REVIEW: Guildford Geology Walk
By Sarah-Jane Kelland, ERCL Ltd
I have always felt privileged growing up as a geologist in the UK, with such varied geology developed over such a tiny island, but who would have imagined the stories that the building stones close to our group meeting place would tell?
On a cool, dry May evening to celebrate our 21st birthday, 40 members of the PESGB Surrey Branch set off to walk a 1.5km route from the White House Pub to Guildford High Street and back. One group led by building stone guru Bob Leppard, and the other by Maurice Curry and Sarah-Jane Kelland. This short sojourn through Guildford town centre covered 500 million years of stratigraphy and all three types of rock, from the Ordovician Borrowdale volcanic ash-fall tuffs fronting ‘Boss’ to the beautiful cream-colored Travertine precipitated from Quaternary mineral hot springs at ‘Barbour’. What to the unsuspecting shopper was merely a walkway was to us a pavement of Carboniferous Millstone Grit Yorkstone flags showing beautiful linguoidal ripples. The granite setts we traversed to cross the road, were an igneous petrologist’s dream of different coloured and textured granites. There were even porphyritic granites with xenoliths present in the granite flags of Angel Lane, worn by the metal rims of horse-drawn carriages.
Slowly snaking past Labradorite fascias with silky Schiller lustre, white Carrara marbles and crossing Serpentinites from ophiolites, we found ourselves back on Continental Crust at the top of the High Street. Here, at Holy Trinity Church we climbed steps constructed from the freshwater Lower Cretaceous Purbeck Limestone, where it is impossible not to walk on gastropod shells, so abundant were they here. Squeezing into the little graveyard behind the church, we admired the only remaining part of the original church with window surrounds of honey-coloured Upper Jurassic Oolitic limestone, set into an external wall with an exquisite chequerboard pattern of Upper Cretaceous flints and well-cemented Eocene Sarsen sandstones. Text-book graded bedding was evident but sadly their presence not understood by the stone mason due to them being laid upside down!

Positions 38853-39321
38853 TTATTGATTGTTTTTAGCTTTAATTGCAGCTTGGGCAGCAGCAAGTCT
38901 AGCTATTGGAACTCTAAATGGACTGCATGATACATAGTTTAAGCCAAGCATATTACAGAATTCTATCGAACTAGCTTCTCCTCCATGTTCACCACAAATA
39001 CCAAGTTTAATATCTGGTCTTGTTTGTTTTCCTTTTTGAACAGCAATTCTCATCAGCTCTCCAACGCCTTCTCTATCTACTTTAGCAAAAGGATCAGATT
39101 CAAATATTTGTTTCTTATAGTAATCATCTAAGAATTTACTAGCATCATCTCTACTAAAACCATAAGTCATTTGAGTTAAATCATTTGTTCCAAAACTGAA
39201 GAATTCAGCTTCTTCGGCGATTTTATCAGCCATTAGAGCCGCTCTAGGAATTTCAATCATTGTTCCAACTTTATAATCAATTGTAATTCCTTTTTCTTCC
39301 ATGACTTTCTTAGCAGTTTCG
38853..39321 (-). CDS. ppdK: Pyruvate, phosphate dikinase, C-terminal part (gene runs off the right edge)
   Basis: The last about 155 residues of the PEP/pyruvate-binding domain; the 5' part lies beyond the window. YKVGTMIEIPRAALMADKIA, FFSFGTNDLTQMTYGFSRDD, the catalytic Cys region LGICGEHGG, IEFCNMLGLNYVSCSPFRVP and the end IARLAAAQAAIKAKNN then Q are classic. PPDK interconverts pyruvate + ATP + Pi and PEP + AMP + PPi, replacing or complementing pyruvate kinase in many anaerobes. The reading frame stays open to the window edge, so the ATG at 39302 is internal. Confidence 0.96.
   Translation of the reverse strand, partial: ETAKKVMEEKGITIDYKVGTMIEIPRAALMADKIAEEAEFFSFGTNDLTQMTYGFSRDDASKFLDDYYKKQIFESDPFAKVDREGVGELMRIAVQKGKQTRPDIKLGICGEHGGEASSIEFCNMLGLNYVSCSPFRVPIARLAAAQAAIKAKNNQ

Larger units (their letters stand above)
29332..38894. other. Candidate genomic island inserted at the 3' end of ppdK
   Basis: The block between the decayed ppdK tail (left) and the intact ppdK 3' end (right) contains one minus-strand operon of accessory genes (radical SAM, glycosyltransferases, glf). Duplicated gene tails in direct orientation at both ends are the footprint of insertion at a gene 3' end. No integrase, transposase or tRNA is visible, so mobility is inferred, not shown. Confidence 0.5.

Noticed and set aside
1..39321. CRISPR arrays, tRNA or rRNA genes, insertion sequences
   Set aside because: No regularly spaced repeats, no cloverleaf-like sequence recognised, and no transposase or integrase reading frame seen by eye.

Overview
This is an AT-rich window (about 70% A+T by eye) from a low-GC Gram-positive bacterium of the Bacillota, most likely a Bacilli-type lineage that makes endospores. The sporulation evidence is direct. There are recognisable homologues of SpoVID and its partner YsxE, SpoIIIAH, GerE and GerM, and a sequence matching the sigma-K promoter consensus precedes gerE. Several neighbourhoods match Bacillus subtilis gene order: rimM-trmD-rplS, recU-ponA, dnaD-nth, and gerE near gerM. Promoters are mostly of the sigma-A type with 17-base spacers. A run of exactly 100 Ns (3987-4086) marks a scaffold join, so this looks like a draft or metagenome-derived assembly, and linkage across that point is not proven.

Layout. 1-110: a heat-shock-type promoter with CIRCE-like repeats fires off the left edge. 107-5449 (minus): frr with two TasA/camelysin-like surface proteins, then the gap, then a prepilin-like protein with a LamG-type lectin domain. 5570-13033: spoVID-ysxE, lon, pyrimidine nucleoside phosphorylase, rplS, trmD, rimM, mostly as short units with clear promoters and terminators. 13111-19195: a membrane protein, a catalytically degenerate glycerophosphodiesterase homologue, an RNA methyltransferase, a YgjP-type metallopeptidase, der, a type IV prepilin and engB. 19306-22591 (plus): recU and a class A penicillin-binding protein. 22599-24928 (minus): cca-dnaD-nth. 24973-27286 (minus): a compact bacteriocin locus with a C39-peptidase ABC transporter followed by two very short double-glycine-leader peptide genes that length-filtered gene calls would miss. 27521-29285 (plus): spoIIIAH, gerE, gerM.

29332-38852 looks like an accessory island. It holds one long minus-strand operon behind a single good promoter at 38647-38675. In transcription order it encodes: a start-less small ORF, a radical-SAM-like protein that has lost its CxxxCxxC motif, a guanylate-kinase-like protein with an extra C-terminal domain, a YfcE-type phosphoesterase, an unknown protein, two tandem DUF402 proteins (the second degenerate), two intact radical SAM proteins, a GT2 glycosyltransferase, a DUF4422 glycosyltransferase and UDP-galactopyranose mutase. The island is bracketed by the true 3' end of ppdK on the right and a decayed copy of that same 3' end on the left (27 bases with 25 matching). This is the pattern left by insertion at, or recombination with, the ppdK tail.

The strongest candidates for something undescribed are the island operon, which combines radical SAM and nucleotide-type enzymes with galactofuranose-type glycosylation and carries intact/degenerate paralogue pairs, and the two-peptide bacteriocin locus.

If Jurassic and Cretaceous marine transgressions are your thing, then Abbot’s Hospital is the place for you to visit. Window surrounds made from the marine Upper Jurassic Oolitic limestone, fronted by a balustrade made of marine Upper Jurassic Portland Stone with shelly lags, moving up in time to a paving slab surround of Lower Cretaceous fresh water Paludina Limestone (Weald Marble), full of the gastropod Viviparis paludina.
We may be the oldest and largest branch, but we are always keen to gain new members. The walk went part way there with the usual interest from the public as to why we were touching the walls of shop fronts and spraying them with water. Two Thames Water workmen happily stopped their pneumatic drilling and listened in to what Bob was saying in case it helped with their job. The Master at Abbot’s Hospital also came out to see why so many people were inspecting its masonry, as well as a local homeless man who told us he liked rocks and seemed pleased of some company in the evening air.
Thank you very much to everyone who attended and made it all the more enjoyable with your questions. I am also very grateful to Maurice Curry for seeding the idea of a geology walk, Bob Leppard for his geological knowledge of building stone and for the generous sponsorship of Energy Key Facts, Spectrum and Working Smart for providing food on our return to the pub.